I think we can all readily admit that when summer comes, nature just seems to burst out at the seams. It is this season we experience vast musical repertoires, green canopies, hot air, and bustling energy. Now, here in Colorado this is the season for the high-country birds. The grasslands have been popping off with breeders for well over a month, but the snow is just now giving way to lush alpine meadows and rocky tundras. This is my time of year to explore thin air and look for unique Colorado breeders. The trails will be packed with weekend warriors, but being a birder means I get to get up earlier than all of them and get ahead of the pack. One of the birds I will focus on this summer is one of my favorites even though they can be difficult to reach. The Brown-capped Rosy-Finch is often the type of bird birders find at high-elevation feeders in the winter which helps save the sometimes excruciating effort to get them in summer. But hey, how fun is that?

Brown-capped Rosy-Finch

This larger finch can be found in summer feeding on the edge of snow fields usually above 11,400 feet, which is timberline here in Colorado. When viewed like this they are looking for any seeds and grasses and will also chance upon on a few insects for a meal. These birds capitalize on a quick breeding season and usually have young out by mid-July in most cases. The young of which look like LBJs otherwise known as “little brown jobs.” They are thicker-bodied than some common finches we know (i.e., Pine Siskin), but still show the slightly cleft tail that all finches show along with a large conical, dark bill. The adults have a contrasting brown/dark cap, rusty mantle and breast, but the bright PINK flanks/belly and some of the flight feathers are what really stands out. That is to say if you’ve gotten close enough. Try hiking a Colorado 14,000 foot mountain and your chances of having these guys at your feet rise exponentially.

Most REAL montane species like this finch are declining in overall population. Their range of breeding is literally only very southern Wyoming to very northern New Mexico. Thus, Colorado encapsulates most of their breeding range.  Having said that, Colorado has done a wonderful job of protecting habitat and since this species breeds on super high cliffs there is no true threat to habitat destruction. Furthermore, our stage of climatic shift along with our rapidly global temperature rise has sped up the process of habitat change. The Alpine Tundra seems to be shrinking and that will be the demise of this species along with a few others in the historic future to come.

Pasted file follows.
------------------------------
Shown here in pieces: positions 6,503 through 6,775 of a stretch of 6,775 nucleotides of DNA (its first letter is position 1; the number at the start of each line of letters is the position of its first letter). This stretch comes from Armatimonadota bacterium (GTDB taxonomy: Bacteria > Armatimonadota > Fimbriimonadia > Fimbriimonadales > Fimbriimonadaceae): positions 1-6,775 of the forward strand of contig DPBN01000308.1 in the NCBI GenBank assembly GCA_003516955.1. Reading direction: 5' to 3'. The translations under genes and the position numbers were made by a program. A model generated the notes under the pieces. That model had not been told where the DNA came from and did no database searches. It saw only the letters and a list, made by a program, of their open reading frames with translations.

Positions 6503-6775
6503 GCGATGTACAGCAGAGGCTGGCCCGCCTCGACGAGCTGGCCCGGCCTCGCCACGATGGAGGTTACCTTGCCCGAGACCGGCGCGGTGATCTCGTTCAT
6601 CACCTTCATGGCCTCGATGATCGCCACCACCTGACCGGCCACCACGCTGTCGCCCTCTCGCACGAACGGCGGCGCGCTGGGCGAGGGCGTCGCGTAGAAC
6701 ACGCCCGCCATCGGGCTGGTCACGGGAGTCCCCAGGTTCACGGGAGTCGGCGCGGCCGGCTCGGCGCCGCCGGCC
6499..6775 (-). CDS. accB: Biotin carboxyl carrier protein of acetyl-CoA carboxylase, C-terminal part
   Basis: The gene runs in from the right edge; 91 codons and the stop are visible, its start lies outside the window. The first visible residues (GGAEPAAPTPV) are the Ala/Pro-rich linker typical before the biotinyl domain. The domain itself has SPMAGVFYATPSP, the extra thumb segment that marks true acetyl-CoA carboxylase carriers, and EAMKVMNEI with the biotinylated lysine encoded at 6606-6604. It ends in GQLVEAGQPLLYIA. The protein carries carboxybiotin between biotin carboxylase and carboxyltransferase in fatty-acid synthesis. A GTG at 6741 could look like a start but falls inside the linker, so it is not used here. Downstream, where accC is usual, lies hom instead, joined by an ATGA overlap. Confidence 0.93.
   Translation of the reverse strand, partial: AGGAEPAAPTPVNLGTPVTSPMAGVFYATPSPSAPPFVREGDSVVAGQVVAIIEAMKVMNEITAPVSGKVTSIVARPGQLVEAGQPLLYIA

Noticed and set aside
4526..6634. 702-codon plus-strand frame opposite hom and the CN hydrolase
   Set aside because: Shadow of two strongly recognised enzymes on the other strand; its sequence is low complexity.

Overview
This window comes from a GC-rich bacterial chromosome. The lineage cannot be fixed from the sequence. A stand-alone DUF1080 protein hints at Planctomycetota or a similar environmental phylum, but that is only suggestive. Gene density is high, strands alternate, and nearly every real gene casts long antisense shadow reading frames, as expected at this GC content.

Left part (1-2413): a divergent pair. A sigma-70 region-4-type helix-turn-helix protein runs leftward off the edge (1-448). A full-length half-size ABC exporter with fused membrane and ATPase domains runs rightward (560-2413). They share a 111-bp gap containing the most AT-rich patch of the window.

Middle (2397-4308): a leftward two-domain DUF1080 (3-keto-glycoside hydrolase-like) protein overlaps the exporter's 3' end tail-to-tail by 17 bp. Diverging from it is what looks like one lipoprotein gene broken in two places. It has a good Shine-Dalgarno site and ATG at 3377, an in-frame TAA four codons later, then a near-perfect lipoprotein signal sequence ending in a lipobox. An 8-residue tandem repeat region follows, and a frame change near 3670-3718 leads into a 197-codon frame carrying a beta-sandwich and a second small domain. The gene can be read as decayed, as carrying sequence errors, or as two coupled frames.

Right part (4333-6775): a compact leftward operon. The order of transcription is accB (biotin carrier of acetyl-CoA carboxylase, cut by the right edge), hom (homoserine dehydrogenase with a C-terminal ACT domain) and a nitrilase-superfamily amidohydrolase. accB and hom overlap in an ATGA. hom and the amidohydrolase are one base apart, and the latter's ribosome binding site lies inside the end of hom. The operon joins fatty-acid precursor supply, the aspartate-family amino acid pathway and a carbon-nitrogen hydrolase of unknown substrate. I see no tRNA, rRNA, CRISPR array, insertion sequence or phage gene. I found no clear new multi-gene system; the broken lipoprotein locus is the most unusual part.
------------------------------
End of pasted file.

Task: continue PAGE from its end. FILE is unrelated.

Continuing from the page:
Brown-capped Rosy-Finch

Brown-caps are elevational migrants meaning they move to lower elevations in winter to find the appropriate food source. This, however, is all snow dependent and if there is food up high than they will stay up there. High elevations feeders are what are so sought-after by birders in the winter. All three species of rosy-finch along with the “Hepburn’s” race of the Gray-crowned Rosy-Finch can occur at these feeders.

Gray-crowned Rosy-Finch

These Gray-crowned Rosy-Finches were photographed on the North Park CBC a couple years ago and they were literally accompanied by 150 more of their close-cousins (so-to-speak). There were no Black Rosy-Finches during that day, but usually that is the most uncommon species of the three. Nevertheless, they do winter in Colorado as well.

So when traveling Colorado and in the high-country keep an eye out for rosy-finches flying over head. They have a very full-noted call that sounds like a “Choo.” They will undoubtedly be flying in small groups so expect to hear a few of those together in succession. Keep in mind that as they are flying overhead look for the larger finch-like body and short, cleft tail. That will be the easiest way to ID them. If you find a snow pack in the middle of the summer just sit down and be patient. Most often, patience is rewarded with views within a few feet of your position. JUST BE PATIENT! These are fairly social birds if the area’s activity level is low.

There is nothing like waiting for these birds to show up at 12,500 feet with vistas that rival the Himalayas. Of course, if you’re like me and you’re hiking up there I am sure that by that time one might need the break. By the time I climb that high my shirt is usually soaked and my lungs burnt, so breaks are always called for.

Thanks for reading and I really hope you all can make it to Colorado to experience the best breeding birds in the United States! Cheers and Good Birding!


Written by Mike F
Mike Freiberg grew up in Philadelphia, PA, where his family introduced him to the world of birding. Over time the hobby grew into a career. He attended Iowa State University where he earned his B.S. in Animal Ecology. His summers during college were spent as a biological technician, monitoring breeding birds for Point Reyes Bird Observatory in Eastern Oregon, and also five seasons in Black Hills, SD, working for the Rocky Mountain Bird Observatory. As his passion for birding grew he decided to travel Latin America; he has spent time in Mexico, Guatemala, Venezuela and a great deal of time in Brazil. One of his most memorable birding experiences was the six months spent in Northeast Brazil performing research on a new species of bird called the Araripe Manakin. Mike is currently the Birding Market Specialist for Nikon Sport Optics and provides outstanding content for the Nikon Birding Blog.